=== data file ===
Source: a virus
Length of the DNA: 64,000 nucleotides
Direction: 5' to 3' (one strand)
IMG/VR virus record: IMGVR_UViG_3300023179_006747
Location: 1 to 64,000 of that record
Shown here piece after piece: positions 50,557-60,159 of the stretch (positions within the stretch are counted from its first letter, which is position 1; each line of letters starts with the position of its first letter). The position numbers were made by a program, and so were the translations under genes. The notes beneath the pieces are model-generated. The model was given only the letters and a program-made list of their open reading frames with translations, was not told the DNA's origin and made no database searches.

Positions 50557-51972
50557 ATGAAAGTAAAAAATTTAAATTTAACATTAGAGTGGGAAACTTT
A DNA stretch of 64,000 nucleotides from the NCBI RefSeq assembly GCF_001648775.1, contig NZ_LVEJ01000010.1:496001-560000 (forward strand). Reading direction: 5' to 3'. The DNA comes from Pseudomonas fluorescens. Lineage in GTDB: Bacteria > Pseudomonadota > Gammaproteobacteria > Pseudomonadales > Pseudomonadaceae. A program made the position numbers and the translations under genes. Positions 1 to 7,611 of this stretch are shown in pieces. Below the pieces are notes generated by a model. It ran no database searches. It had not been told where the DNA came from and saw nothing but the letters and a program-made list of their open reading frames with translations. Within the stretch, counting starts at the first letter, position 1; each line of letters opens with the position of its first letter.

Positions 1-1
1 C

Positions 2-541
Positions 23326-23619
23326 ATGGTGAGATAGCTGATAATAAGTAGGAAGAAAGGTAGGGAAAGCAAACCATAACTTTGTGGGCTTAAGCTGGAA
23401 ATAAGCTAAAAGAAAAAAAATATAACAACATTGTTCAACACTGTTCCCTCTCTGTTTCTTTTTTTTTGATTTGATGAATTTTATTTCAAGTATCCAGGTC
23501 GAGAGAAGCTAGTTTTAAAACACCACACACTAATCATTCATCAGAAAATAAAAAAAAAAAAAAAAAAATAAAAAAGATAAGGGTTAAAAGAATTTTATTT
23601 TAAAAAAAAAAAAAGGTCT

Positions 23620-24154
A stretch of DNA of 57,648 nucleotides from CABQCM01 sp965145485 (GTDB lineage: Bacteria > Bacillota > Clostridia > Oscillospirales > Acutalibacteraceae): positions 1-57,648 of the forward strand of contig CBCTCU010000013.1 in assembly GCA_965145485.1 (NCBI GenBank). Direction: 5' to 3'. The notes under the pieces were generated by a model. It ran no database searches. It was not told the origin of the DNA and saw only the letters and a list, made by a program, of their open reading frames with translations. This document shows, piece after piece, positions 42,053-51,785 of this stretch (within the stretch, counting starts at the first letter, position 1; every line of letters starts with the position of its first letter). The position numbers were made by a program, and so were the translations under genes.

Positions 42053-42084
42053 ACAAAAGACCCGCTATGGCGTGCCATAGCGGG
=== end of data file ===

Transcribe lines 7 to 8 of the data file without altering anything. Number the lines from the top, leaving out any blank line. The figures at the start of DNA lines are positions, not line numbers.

Positions 50557-51972
50557 ATGAAAGTAAAAAATTTAAATTTAACATTAGAGTGGGAAACTTT